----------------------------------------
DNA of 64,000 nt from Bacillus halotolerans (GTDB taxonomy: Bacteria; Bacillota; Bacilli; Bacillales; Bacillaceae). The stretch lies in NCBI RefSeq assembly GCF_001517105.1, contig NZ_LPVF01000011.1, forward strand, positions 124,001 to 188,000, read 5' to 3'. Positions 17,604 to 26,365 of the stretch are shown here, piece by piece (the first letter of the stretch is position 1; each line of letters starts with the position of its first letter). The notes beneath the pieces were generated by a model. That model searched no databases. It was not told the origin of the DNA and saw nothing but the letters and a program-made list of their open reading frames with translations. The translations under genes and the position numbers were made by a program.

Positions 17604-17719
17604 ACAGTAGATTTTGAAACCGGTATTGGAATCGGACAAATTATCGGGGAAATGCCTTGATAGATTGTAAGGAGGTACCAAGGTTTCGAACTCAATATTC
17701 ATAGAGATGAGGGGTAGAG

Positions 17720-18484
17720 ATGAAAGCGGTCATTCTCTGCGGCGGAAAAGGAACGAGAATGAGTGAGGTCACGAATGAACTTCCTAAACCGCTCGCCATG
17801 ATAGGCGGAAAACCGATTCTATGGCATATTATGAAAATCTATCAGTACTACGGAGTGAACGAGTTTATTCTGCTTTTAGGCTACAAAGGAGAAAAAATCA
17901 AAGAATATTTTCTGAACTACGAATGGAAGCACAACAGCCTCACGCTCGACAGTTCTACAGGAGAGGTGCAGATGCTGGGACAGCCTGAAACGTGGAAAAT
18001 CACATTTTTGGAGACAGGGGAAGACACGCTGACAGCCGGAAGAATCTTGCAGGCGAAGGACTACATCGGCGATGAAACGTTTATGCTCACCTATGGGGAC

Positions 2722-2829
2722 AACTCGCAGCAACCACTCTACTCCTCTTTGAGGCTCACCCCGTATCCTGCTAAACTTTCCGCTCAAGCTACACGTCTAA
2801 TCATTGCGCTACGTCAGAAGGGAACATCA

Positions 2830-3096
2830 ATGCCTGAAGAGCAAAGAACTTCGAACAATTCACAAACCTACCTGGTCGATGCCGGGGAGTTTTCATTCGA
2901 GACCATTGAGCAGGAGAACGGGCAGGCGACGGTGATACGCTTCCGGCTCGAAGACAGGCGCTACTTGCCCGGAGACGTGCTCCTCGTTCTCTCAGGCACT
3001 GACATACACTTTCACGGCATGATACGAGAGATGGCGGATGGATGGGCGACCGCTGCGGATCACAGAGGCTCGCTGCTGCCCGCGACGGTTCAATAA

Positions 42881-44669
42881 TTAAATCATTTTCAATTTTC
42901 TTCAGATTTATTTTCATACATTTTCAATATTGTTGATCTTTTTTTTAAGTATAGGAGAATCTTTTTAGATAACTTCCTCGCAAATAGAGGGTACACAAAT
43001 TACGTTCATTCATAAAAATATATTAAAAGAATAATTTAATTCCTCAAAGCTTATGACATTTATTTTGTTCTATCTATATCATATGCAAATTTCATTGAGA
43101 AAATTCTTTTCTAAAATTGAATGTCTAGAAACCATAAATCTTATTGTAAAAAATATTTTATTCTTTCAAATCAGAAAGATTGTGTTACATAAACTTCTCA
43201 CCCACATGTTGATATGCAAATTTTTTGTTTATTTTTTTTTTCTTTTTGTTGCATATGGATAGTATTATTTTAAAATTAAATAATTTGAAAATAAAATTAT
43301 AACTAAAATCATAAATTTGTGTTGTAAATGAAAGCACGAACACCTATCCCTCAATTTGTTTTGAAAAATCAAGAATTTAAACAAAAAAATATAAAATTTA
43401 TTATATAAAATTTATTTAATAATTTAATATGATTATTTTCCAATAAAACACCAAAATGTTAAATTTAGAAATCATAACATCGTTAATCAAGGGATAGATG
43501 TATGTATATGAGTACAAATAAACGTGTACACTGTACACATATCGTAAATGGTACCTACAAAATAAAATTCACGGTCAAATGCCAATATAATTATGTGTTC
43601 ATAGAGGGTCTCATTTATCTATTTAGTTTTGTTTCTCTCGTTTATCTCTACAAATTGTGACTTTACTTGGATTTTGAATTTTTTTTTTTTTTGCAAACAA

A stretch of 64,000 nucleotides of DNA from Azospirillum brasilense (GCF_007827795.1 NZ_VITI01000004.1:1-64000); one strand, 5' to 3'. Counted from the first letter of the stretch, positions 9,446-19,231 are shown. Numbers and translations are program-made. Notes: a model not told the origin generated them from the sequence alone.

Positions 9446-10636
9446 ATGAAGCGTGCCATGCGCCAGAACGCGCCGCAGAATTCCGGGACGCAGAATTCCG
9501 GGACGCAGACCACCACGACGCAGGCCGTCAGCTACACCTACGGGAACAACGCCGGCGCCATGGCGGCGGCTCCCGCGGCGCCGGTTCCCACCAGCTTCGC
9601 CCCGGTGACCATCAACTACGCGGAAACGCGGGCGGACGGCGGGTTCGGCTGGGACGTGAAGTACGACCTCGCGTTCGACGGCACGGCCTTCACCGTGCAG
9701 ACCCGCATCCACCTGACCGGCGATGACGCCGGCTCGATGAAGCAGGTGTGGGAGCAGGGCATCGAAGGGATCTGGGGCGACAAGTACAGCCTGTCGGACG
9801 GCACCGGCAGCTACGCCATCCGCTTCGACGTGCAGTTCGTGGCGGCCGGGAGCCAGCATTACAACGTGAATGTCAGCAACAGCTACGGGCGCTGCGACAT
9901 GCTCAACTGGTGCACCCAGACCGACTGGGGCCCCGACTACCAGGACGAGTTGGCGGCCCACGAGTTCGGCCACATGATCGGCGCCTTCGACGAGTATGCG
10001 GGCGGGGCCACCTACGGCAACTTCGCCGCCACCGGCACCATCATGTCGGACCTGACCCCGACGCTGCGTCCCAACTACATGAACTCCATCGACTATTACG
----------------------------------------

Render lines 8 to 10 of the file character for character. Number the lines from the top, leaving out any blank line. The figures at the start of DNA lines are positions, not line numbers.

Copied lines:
17901 AAGAATATTTTCTGAACTACGAATGGAAGCACAACAGCCTCACGCTCGACAGTTCTACAGGAGAGGTGCAGATGCTGGGACAGCCTGAAACGTGGAAAAT
18001 CACATTTTTGGAGACAGGGGAAGACACGCTGACAGCCGGAAGAATCTTGCAGGCGAAGGACTACATCGGCGATGAAACGTTTATGCTCACCTATGGGGAC

Positions 2722-2829